Tuesday, February 23, 2010

Students get suspended for off-campus Internet speech from their own home computers!

There have occurred apparently numerous instances where students have been suspended from public schools for comments (often about teachers) online (especially on social networking sites like Facebook) from their own computer at home.

A student in Oak Forest High School in Oak Forest IL was suspended for creating a Facebook “fan page” criticizing a particular teacher and apparently calling the teacher names. State KARE in Minneapolis has the most recent story here. Parents want the suspension expunged and the ACLU says they may have a First Amendment case, but school officials want the student to take an anger management course.

And the New York Times has a February 15 story by Carmen Gentile indicating that a federal judge has ruled that a south Florida (Pembroke Pines Charter High School) student can proceed with a lawsuit after a principal suspended her for criticizing a teacher on Facebook. The link is here.

Rich Phillips, CNN Senior Producer, also has a similar story here.

And Amy Cowman has a story for the Fox television station in Memphis TN about a student suspended for 180 days for something he wrote about another student on his home computer, link here.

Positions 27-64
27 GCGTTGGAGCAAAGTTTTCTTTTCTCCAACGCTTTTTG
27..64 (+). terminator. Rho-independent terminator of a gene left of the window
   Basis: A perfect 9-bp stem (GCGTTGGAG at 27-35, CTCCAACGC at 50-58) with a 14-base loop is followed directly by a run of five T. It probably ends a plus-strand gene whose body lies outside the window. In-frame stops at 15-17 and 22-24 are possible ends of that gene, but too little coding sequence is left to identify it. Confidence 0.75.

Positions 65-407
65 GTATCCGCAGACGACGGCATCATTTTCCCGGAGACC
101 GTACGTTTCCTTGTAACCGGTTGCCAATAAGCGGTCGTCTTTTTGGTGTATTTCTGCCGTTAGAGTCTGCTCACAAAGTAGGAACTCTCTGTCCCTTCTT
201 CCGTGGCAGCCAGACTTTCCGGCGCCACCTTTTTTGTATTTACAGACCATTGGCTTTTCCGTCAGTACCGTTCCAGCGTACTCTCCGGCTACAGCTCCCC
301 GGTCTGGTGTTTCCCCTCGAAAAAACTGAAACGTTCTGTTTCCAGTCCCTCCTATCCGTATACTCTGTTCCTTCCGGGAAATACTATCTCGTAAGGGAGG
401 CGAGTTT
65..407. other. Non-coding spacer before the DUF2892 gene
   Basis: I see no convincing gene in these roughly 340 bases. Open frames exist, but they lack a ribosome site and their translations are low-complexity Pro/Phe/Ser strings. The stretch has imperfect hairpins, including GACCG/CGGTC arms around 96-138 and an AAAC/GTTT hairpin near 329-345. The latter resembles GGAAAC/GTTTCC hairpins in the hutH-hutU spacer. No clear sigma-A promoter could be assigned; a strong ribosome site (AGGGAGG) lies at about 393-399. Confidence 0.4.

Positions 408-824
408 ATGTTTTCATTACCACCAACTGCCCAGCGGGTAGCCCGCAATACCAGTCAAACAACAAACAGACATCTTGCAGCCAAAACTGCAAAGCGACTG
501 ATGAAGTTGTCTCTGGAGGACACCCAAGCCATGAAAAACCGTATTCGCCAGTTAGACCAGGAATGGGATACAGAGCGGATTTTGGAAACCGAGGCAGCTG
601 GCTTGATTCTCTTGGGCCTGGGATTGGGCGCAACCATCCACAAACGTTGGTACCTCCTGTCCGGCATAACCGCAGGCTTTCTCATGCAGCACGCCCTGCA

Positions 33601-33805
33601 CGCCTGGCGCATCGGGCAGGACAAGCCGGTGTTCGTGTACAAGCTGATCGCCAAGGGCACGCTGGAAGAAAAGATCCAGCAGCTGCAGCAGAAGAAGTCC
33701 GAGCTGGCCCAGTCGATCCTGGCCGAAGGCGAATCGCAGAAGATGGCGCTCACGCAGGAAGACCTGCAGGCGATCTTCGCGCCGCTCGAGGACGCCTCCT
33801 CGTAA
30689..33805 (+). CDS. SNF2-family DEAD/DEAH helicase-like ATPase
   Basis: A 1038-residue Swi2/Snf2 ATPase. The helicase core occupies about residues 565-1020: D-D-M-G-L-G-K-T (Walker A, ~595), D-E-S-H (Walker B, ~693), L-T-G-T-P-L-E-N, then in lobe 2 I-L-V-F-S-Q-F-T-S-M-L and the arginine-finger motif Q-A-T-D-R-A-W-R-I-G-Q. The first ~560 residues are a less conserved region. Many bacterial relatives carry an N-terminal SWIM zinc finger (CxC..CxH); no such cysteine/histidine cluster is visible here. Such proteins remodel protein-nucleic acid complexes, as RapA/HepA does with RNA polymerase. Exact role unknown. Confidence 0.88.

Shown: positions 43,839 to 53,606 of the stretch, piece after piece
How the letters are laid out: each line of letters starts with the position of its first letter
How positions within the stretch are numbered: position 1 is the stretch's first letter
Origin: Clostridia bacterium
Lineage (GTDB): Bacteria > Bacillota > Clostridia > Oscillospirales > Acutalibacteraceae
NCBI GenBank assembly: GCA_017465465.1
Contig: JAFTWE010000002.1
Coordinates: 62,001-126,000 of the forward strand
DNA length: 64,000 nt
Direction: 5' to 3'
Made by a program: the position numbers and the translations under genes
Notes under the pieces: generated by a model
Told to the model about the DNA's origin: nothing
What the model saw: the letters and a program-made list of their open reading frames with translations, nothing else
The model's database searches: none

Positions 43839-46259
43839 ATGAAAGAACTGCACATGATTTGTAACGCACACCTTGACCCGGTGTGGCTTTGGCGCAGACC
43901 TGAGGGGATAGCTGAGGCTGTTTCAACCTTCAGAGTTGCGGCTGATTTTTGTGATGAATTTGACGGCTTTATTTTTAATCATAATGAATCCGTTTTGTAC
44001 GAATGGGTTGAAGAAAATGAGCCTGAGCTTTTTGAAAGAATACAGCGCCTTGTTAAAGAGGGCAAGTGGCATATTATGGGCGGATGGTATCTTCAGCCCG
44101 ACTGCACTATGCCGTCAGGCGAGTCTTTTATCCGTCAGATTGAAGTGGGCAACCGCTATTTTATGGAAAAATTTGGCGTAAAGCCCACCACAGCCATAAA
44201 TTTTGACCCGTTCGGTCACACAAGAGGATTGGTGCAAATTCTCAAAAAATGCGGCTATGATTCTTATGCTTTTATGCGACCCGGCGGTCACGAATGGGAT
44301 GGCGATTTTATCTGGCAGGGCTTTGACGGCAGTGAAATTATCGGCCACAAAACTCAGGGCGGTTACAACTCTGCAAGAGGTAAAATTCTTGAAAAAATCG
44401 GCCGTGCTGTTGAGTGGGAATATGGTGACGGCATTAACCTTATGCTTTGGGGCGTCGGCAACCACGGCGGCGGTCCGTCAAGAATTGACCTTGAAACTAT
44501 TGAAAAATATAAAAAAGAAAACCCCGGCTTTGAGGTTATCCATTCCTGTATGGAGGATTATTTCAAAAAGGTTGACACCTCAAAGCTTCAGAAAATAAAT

This blog discusses a case from Indiana in an Oct. 31 posting.

And obvious and related issue would be suspending or firing teachers, when they are public employees, for off-the-job Internet postings from home. I had an issue as substitute teacher in October 2005 which I discuss in great detail on this blog with the July 27, 2007 posting. (Subs are not as likely to be searched from home or made the "targets" of websites as regular teachers, but I know that I must have been on a particular school's radar screen before I took the Oct. 2005 assignment.) Anyone concerned about these cases is encouraged to read that posting in detail. I do welcome comments on the legal or ethical questions, and can respond by email in private if someone involved in one of these new cases wants more of a perspective.

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